Therefore, the General Board of the American Baptist Churches recommends the abolition of capital punishment in those states which still practice it and urges churches and members of our American Baptist constituency to support groups and agencies working for the abolition of capital punishment in those governmental jurisdictions of the U.S. where it is still authorized by law.
Approved by the U. S. Bishop in November 1980:
In 1974, out of a commitment to the value and dignity of human life, the U. S. Catholic Conference, by a substantial majority, voted to declare its opposition to capital punishment […]
Christian Church (DOC) www.disciples.org
We believe the death penalty to be contrary to God’s passion for justice. Criminal action is a reflection of human brokenness and sin…The intentional taking of life denies God’s intent for humanity. We believe this to be the case with the death penalty…THEREFORE, BE IT RESOLVED that the General Assembly of the Christian Church (Disciples of Christ) meeting in Charlotte, North Carolina, on October 17-21, 2003: 1. Calls upon elected officials to abolish the death penalty in the United States […]
The Church of Jesus Christ of Latter-day Saints regards the question of whether and in what circumstances the state should impose capital punishment as a matter to be decided solely by the prescribed processes of civil law. We neither promote nor oppose capital punishment.
No Capital Punishment Statement
That this 70th General Convention of the Episcopal Church reaffirm the position taken in opposition to capital punishment by the 1958, 1969, and 1979 General Conventions; Resolved, That this 70th General Convention of the Episcopal Church urge the provinces, dioceses, parishes, missions, and individual members of this Church to engage in serious study on the subject of capital punishment and work actively to abolish the death penalty in their states […]
The practice of the death penalty undermines any possible moral message we might want to ‘send.’ It is not fair and fails to make society better or safer. The message conveyed by an execution, reflected in the attention it receives from the public, is one of brutality and violence.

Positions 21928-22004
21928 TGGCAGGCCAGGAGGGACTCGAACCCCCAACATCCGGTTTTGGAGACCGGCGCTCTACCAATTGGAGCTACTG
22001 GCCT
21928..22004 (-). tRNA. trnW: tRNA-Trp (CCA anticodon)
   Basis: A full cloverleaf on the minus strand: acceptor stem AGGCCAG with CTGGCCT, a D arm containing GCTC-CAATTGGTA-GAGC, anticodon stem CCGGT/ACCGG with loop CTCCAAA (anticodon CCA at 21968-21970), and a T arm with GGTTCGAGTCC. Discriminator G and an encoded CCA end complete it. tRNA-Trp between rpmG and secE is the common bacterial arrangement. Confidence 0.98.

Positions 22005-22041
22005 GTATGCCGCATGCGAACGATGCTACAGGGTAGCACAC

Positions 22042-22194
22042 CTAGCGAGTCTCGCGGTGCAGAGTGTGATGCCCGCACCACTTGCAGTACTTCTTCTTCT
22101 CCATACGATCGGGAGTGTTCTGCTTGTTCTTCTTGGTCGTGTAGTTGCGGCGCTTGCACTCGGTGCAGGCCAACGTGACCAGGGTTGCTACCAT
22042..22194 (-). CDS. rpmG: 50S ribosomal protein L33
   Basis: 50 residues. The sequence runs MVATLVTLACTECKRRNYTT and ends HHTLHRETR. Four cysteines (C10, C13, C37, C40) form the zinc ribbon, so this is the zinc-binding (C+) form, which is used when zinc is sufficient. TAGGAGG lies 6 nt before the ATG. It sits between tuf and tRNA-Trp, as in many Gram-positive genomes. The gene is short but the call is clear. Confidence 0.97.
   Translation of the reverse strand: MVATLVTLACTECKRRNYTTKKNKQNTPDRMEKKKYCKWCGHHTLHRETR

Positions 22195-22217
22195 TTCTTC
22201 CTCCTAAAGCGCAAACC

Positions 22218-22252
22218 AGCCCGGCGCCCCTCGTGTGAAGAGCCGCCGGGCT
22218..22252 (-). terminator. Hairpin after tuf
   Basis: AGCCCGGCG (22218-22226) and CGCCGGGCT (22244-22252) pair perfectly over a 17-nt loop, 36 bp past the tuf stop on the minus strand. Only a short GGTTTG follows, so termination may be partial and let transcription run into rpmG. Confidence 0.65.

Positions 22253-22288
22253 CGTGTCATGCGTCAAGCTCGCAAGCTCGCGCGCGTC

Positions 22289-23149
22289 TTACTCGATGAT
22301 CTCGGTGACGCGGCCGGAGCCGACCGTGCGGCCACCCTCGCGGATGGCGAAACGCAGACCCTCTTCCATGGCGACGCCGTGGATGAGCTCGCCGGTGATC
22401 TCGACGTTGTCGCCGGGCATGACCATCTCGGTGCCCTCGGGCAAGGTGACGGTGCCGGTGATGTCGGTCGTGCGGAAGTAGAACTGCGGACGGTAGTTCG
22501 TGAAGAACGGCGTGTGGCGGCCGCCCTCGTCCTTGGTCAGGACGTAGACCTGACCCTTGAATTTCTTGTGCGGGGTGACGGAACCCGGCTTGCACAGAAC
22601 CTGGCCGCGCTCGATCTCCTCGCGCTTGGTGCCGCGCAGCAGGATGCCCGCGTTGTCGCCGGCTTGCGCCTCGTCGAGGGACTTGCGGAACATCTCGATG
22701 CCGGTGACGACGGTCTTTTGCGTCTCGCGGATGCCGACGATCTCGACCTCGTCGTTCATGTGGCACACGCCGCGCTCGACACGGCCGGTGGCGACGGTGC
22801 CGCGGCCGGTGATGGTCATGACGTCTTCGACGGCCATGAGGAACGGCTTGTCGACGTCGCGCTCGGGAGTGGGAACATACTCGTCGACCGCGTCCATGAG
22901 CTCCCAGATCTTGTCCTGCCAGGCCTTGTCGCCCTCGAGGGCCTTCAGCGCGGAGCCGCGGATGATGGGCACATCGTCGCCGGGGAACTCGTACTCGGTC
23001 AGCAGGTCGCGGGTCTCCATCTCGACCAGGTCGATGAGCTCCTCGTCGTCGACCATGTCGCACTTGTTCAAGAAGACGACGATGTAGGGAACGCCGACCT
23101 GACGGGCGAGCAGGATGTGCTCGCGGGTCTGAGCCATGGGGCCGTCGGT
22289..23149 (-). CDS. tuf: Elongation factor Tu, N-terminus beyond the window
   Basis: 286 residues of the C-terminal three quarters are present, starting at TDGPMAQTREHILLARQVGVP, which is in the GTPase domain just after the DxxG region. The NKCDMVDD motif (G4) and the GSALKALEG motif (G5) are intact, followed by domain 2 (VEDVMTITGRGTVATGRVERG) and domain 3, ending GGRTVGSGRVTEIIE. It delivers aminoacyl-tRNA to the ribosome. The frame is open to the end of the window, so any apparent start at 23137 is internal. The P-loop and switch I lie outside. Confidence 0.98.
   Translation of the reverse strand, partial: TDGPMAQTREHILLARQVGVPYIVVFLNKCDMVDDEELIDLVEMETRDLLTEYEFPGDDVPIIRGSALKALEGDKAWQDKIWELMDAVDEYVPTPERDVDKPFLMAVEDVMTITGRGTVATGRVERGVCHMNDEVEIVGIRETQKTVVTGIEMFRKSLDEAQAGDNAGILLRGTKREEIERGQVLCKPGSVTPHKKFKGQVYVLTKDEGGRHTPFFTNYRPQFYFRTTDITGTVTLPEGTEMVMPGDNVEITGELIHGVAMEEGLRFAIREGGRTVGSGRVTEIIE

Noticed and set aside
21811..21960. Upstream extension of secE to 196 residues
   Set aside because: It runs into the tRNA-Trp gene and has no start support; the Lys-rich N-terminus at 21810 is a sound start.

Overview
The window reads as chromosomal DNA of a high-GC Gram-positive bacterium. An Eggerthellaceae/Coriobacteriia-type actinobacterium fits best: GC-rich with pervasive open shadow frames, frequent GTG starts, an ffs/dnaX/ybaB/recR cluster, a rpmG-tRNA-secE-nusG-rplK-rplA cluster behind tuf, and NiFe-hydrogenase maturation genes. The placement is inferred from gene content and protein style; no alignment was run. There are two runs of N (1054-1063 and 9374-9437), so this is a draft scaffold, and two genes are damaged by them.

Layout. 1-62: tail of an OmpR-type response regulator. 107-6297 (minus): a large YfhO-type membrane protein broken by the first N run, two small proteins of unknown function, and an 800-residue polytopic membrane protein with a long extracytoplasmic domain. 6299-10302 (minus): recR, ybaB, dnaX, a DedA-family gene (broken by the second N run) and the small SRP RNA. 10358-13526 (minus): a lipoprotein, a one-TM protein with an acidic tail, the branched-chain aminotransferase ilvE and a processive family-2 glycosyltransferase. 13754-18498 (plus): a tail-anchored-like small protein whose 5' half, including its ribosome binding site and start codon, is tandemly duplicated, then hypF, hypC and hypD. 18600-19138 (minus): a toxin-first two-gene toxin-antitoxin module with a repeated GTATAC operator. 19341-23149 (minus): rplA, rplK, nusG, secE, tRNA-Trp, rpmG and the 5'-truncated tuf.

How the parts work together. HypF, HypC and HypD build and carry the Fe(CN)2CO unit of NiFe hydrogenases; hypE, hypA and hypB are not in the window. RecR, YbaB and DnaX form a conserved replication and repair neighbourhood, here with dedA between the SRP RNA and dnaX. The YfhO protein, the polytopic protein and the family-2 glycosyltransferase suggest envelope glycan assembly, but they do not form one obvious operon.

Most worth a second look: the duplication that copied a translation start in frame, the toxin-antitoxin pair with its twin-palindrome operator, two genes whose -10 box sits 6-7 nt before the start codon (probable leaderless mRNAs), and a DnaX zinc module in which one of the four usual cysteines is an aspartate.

The following beliefs are common to most Quakers … That all persons have inherent worth, independent of their gender, race, age, nationality, religion, and sexual orientation. Their opposition to sexism, racism, religious intolerance, warfare, the death penalty … comes from their ‘inner Light’ belief.
The Lutheran Witness May 16, 1976:
In 1967 The Lutheran Church-Missouri Synod stated its position ‘that capital punishment is in accord with the Holy Scriptures and the Lutheran Confessions’
We resolve that Mennonite Church USA appeal to state and federal governments to abolish the death penalty.
The National Council of Churches has firmly stated its opposition to the death penalty and continues to do so since ultimate judgment rests with God, the creator of life.
Starting in 1959, the General Assembly, believing that capital punishment cannot be condoned by an interpretation of the Bible based upon the revelation of God’s love in Jesus Christ,’called on all Christians to seek the redemption of evil doers and not their death,’ and added that the use of the death penalty tends to brutalize the society that condones it […]
Be it further RESOLVED, That we urge that capital punishment be applied as justly and as fairly as possible without undue delay, without reference to the race, class, or status of the guilty; and Be it further RESOLVED, That we call on civil magistrates to use humane means in administering capital punishment.
BE IT FINALLY RESOLVED that the Twenty-second General Synod of the United Church of Christ reaffirms the long-standing opposition within the United Church of Christ to the death penalty and urges the abolition of capital punishment as a means of working for justice […]
We believe the death penalty denies the power of Christ to redeem, restore and transform all human beings….For this reason, we oppose the death penalty (capital punishment) and urge its elimination from all criminal codes. FROM: The Book of Discipline of the United Methodist Church-2004…At the 1956 General Conference in Minneapolis, delegates first passed legislation that put the church officially as opposed to the death penalty […]
BE IT RESOLVED: That the 1974 General Assembly of the Unitarian Universalist Association continues to oppose the death penalty in the United States and Canada, and urges all Unitarian Universalists and their local churches and fellowships to oppose any attempts to restore or continue it in any form.
There is no common position among Buddhists on capital punishment, but many emphasize nonviolence and appreciation for life. The Buddha objected to capital punishment mainly because it involves cruelty and killing.
The Council on American-Islamic Relations (CAIR) calls for a moratorium on the use of the death penalty.
Since 1959, the Central Conference of American Rabbis (CCAR) and the Union for Reform Judaism (URJ) have formally opposed the death penalty. All of the major Jewish movements in the United States either advocate for the abolition of the death penalty or have called for at least a temporary moratorium on its use.